[Solved] The Marvels - Review
With her inaugural outing in the Marvel Cinematic Universe, Nia DaCosta directs the kind of film that leaves you grinning well after the credits roll. It’s made up of heart and soul and spirit and all of the piss and vinegar you’d expect from a story featuring three stellar leading ladies. Captain Marvel (Brie Larson) is more human than the franchise has ever allowed before this point, Monica Rambeau (Teyonah Parris) is as bright and bold as ever, and Ms. Marvel (Iman Vellani) predictably steals the show.
Perhaps what’s most refreshing here is that where Captain Marvel – despite its merits – felt like a living, breathing ad for military recruitment (no, really, there were literal Air Force ads), The Marvels is the antithesis of that. In fact, the primary conflict is centered on Carol Danvers’ wartime mistakes and their fallout. Our villain, Dar-Benn (Zawe Ashton), is a survivor of the Kree civil war that followed Captain Marvel’s destruction of the Supreme Intelligence, the AI that ruled over Dar-Benn’s home planet of Hala. Hala is dying as a result, and Dar-Benn will stop at nothing to save it and her people.
While she’s certainly a sympathetic villain, Dar-Benn is unfortunately one of the weakest parts of The Marvels (through no fault of Ashton’s). Marvel struggled with undeveloped baddies in Phase 1, and it continues to struggle with underdeveloped baddies in Phase 5. She’s simply not given a whole lot to do beyond serving as the reason that Carol, Monica, and Kamala are together. Also, many of the Kree lackeys look pretty cool thanks to makeup and costume designs, but her right hand man is just some dude with a manbun (Ty-Rone, played by Daniel Ings). It’s strange!
As Carol reckons with her mistakes, she is also given the opportunity to be a person. Don’t take that to mean that this is the Captain Marvel show, though: Despite the shift of focus in recent trailers, The Marvels very much centers on all three of its leads. Each member of the ensemble gets a full character arc, with their closing moments giving them the opportunity to find closure, peace, or a way forward. For this chapter, at least.
That’s noteworthy not just because writers DaCosta, Megan McDonnell and Elissa Karasik had the tall task of cramming three complete storylines into the MCU’s shortest movie yet, but because The Marvels matters a great deal to the franchise as a whole. The ending and the post-credits scene set up very consequential happenings in this universe and beyond, and it leaves you just as it should: excitedly wondering where all of this could go next.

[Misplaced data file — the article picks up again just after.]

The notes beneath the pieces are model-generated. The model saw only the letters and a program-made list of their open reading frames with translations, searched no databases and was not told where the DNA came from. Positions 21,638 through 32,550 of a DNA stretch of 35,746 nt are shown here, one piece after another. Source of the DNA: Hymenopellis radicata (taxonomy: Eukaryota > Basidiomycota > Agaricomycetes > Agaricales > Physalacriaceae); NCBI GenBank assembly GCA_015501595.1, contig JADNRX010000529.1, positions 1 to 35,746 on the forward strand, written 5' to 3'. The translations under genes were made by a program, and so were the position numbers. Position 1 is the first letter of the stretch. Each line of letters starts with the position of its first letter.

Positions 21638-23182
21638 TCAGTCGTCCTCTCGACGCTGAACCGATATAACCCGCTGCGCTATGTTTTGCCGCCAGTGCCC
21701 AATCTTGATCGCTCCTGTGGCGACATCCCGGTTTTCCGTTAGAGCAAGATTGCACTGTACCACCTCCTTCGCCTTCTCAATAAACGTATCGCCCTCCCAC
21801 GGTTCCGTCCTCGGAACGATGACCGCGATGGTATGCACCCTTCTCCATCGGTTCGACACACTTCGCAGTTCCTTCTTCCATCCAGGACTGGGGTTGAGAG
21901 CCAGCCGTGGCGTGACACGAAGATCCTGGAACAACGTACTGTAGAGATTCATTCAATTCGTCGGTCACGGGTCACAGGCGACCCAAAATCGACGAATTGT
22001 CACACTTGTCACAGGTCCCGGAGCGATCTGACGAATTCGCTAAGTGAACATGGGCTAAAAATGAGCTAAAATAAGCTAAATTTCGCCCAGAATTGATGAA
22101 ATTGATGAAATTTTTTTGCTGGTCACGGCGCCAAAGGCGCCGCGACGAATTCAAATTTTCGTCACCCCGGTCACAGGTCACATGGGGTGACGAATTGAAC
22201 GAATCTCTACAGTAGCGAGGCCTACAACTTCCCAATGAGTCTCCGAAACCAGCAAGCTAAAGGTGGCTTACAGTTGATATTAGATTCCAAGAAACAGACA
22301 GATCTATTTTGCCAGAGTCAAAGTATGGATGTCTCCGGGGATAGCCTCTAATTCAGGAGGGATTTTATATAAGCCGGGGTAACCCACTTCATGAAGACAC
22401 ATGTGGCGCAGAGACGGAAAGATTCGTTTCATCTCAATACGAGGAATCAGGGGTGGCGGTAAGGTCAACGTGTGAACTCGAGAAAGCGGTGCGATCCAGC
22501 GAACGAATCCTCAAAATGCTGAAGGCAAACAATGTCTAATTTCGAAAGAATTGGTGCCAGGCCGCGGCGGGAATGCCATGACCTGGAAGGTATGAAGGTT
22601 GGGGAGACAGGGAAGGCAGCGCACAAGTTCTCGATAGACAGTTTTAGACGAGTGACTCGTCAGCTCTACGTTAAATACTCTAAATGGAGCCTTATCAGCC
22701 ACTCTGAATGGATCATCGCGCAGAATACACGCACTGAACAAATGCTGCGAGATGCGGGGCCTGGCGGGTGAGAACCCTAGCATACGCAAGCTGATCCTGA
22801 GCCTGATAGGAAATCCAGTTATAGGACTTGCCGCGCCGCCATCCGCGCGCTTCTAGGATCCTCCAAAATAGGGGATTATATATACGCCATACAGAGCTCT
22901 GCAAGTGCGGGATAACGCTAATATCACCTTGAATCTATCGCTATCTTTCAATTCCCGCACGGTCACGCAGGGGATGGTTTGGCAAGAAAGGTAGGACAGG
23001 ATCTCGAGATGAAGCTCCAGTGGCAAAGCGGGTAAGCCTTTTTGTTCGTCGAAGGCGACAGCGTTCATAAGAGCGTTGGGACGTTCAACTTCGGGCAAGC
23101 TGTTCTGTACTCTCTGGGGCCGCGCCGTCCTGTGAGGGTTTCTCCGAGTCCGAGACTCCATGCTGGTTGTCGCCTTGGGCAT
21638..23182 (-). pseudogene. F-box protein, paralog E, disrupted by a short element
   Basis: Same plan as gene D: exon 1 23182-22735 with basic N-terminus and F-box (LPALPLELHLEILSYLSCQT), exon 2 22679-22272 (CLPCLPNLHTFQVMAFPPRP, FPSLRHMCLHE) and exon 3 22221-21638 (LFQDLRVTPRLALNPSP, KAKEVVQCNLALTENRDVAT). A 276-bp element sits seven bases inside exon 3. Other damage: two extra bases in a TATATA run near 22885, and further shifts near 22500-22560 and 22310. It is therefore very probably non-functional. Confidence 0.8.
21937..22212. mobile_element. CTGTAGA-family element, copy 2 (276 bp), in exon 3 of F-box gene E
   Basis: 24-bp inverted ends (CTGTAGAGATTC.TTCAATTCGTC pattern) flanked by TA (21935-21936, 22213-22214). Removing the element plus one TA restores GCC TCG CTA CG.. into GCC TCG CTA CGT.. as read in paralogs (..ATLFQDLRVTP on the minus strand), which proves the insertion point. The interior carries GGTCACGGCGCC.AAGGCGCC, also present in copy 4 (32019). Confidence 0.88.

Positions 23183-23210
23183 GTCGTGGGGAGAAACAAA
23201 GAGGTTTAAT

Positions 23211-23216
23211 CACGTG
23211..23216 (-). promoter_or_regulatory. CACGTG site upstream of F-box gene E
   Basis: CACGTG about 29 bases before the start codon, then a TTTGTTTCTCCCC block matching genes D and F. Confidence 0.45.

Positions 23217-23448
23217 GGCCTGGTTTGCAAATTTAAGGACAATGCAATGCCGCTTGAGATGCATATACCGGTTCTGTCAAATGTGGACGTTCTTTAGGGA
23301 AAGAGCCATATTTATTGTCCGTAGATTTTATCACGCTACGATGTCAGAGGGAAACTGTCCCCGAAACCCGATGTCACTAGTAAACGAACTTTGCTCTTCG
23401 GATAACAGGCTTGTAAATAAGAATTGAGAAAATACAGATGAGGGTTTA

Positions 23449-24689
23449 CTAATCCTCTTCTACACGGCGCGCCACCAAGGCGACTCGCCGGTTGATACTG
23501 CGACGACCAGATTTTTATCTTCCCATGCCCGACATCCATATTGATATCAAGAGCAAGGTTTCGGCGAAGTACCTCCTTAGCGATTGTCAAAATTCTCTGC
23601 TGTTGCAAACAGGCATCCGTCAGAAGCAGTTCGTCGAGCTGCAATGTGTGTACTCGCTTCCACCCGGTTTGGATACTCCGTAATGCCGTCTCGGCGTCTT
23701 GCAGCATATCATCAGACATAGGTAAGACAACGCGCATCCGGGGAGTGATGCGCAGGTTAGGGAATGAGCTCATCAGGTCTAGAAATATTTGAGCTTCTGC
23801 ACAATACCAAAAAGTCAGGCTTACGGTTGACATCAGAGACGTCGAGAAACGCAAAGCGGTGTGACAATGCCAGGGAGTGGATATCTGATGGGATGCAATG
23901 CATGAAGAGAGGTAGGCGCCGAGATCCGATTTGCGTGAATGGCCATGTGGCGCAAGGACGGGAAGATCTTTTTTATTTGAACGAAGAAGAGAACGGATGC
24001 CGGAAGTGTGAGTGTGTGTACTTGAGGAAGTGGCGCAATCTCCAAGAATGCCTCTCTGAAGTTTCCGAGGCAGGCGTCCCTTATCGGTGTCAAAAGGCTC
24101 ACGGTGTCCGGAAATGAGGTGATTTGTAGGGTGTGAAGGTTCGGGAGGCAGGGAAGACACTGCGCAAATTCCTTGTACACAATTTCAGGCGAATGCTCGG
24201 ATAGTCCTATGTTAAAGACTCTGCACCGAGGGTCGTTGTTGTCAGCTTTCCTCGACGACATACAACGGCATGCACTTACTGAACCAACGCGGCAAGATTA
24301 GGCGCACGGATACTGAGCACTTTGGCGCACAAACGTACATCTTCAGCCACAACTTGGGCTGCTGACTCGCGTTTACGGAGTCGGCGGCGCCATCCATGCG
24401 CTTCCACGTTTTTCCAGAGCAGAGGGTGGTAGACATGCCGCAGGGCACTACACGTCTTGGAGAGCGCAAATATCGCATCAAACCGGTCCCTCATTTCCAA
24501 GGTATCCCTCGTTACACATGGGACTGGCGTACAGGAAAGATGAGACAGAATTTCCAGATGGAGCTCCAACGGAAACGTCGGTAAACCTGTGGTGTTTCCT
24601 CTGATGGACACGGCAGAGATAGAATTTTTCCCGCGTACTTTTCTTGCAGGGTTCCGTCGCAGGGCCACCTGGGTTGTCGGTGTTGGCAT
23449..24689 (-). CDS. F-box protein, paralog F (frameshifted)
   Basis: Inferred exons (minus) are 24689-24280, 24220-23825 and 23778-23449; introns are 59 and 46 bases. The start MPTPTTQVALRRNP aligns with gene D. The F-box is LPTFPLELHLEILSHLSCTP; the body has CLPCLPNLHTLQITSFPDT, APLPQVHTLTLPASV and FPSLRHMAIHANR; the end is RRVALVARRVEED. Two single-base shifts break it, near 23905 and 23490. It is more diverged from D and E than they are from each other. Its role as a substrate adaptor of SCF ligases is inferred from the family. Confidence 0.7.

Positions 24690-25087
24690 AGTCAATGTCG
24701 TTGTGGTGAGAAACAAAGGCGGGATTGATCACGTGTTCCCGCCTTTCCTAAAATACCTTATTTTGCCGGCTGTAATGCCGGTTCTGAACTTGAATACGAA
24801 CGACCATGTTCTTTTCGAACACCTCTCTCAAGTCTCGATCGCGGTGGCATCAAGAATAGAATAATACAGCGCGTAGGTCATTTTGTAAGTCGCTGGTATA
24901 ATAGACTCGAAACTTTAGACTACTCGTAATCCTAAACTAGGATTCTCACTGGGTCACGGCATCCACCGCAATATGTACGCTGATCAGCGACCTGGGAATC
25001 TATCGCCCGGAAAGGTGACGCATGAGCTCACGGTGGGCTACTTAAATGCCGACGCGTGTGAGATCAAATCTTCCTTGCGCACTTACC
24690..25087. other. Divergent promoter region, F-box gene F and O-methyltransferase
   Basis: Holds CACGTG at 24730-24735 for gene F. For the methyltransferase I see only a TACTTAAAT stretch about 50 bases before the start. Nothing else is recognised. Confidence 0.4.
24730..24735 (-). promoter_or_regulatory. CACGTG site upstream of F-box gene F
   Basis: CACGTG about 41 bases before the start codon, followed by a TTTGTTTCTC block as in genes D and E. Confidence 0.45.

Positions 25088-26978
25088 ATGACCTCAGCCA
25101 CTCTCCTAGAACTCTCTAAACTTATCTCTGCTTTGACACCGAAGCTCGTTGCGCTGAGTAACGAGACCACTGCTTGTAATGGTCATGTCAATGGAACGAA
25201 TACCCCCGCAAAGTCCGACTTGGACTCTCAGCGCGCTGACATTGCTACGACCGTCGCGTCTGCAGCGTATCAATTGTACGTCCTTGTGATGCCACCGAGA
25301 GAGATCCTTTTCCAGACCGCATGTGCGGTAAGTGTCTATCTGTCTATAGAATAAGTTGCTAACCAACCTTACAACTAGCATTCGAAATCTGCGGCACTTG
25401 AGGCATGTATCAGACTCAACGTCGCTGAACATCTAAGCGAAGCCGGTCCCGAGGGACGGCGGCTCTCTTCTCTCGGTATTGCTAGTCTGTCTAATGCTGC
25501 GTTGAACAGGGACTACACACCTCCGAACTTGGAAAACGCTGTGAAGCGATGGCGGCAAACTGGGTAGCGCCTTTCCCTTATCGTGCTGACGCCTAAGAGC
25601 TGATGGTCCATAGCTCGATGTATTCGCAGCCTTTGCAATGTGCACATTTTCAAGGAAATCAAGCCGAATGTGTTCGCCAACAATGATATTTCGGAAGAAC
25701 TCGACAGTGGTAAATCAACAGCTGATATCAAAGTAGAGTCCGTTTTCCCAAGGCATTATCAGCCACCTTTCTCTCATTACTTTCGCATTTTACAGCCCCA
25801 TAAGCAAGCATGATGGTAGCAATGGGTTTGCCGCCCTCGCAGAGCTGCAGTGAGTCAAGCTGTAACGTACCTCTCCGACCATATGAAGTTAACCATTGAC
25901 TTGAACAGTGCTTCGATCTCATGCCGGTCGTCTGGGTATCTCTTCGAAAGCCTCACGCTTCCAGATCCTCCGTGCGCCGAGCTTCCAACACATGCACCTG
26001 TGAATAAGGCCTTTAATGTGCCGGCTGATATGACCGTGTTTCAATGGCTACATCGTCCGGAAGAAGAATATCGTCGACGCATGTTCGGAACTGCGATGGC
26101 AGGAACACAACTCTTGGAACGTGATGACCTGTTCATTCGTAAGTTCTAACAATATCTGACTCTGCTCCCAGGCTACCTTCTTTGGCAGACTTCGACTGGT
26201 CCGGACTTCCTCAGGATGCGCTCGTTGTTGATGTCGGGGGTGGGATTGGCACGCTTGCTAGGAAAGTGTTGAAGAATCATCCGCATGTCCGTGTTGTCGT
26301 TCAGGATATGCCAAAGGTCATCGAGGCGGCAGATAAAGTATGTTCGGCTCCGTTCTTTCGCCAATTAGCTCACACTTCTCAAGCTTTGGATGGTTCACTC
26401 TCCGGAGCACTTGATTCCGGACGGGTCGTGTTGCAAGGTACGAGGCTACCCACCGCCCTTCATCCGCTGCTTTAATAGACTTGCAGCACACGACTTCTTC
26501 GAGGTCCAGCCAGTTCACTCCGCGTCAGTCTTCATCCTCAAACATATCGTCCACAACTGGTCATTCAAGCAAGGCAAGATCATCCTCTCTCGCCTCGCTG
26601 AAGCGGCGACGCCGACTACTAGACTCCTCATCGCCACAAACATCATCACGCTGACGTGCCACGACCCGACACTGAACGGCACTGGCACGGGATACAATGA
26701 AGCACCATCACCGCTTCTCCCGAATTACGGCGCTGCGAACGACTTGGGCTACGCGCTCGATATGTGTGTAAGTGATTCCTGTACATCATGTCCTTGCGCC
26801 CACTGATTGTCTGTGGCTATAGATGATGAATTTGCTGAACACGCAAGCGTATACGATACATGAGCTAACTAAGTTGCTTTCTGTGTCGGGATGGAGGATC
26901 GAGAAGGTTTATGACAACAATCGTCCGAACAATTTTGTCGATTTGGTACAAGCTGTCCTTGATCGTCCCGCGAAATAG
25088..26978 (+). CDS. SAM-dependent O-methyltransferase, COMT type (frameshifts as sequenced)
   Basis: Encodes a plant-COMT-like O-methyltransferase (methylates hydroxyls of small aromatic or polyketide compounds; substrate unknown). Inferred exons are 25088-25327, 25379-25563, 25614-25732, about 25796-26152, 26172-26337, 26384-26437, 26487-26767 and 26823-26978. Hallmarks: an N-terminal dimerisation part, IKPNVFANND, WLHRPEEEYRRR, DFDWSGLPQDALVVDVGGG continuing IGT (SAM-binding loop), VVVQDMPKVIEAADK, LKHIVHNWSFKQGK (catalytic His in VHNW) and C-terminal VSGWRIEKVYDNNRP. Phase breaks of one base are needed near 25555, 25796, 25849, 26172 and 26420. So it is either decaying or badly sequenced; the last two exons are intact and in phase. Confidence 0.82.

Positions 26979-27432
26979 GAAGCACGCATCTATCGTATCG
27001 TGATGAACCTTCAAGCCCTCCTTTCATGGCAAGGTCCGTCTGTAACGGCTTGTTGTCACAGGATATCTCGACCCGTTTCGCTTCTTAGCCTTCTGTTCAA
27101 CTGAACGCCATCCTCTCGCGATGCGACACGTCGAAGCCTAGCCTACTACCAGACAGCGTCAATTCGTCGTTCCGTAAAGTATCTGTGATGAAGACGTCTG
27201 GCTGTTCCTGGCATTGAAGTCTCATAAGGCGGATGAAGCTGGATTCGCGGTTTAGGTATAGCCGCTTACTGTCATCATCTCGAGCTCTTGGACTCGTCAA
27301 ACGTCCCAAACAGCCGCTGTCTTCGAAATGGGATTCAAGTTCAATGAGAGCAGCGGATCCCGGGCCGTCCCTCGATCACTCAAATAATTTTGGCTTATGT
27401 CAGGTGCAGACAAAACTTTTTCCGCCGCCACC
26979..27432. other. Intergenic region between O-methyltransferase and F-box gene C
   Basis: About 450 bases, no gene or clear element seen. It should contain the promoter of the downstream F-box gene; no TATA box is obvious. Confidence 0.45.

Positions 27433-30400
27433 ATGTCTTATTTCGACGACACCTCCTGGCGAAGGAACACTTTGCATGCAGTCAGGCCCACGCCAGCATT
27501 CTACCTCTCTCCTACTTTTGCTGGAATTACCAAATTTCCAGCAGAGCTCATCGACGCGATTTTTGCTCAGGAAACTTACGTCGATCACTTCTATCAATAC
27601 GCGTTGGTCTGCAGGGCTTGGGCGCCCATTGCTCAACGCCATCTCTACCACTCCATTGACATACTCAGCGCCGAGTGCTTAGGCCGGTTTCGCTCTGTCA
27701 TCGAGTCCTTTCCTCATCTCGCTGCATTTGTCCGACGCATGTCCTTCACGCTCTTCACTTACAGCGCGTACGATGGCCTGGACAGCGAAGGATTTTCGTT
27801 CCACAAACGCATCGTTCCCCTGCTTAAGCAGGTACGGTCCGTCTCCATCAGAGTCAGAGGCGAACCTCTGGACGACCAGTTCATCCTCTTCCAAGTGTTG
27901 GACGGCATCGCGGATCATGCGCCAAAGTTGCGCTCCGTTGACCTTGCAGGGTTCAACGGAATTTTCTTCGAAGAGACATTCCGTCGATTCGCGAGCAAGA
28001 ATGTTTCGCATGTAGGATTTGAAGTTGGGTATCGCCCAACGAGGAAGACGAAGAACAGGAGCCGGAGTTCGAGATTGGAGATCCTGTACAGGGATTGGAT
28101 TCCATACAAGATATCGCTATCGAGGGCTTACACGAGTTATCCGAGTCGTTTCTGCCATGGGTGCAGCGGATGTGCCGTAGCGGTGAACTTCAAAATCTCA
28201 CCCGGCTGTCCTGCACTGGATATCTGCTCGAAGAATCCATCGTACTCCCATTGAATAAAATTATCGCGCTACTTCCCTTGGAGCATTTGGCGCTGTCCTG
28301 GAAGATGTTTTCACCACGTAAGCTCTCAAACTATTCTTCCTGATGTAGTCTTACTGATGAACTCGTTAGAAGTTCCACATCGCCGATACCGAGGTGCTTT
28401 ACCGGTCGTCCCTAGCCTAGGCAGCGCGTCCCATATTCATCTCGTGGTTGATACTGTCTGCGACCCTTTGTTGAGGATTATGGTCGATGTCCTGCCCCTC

Maybe it will be some kind of resolution for the Skrulls, because watching this species get beaten down has gotten kind of tiring. They cannot catch a break, and neither Carol Danvers nor Nick Fury (Samuel L. Jackson) is doing a damn thing about it. In that same vein, there may have been a version of this movie that tied to Secret Invasion, but it’s not the one coming to a theater near you. There is connective tissue to other MCU shows besides Ms. Marvel, but you’re going to have a hard time guessing which – and that’s a compliment.
Fury deserves to be smacked by every Skrull he encounters, but the fact still remains that he is at his best alongside Carol Danvers. The same can now also be said for Monica and Kamala, as he acts as a mentor to the former and a role model to the other. He spends much of his time in The Marvels with Kamala’s family – a surprising and delightful pairing.
The Marvels' greatest strength is its ensemble, but the comedy is a close second
The Marvels’ greatest strength is most certainly its ensemble, but the comedy is a close second. A team-up to halt an intergalactic revenge plot isn’t a story that screams “hilarious”, but this one is brimming with laughs from start to finish. It evokes the silliness of DC’s Legends of Tomorrow more than once, and even goes slapstick a few times early on, all of which plays quite well and never at the expense of the film's downbeat moments. The Marvels simply understands that many of the things that unfold in superhero yarns – particularly this one – are deeply silly, or weird, or uncomfortable, and has no interest in self-seriousness in the face of that silliness and discomfort. Sometimes, the answer is to simply stop running from the Flerken.
Speaking of Flerken, the visual effects here look quite solid. It’s amazing what can be accomplished when VFX artists are given time to cook, which is exactly what happened: The Marvels swapped release dates with Ant-Man and the Wasp: Quantumania, giving the teams behind this film more runway and their Quantumania counterparts, well… we all saw what happened there. The Marvels does have a couple of less-than-stellar frames but, on the whole, it is a vast improvement on recent MCU fare.
DaCosta delivers a film with no bloat, tons of heart, and endless laughs. You can see bits and pieces of her style sprinkled throughout the film, even if the spots where the Marvel Machine took over are evident. If we’re very lucky, maybe we’ll see her return to the MCU for future projects. But, in the meantime, we can say for sure that this isn’t the end of Carol, Monica, or Kamala’s stories, and The Marvels will leave you wanting more of them immediately.
The Marvels is a triumph. Its depth can be seen not just through its characters, but through its story as it explores war's complicated fallout; the difficulty of being a human when you are perceived as a monolith; and the hilarious and complicated virtues of family. Both funny and heartfelt, Nia DaCosta’s MCU debut will have you asking when she and her leading ladies are coming back immediately after the credits roll. It’s a pity that the villain isn’t given much to do, though.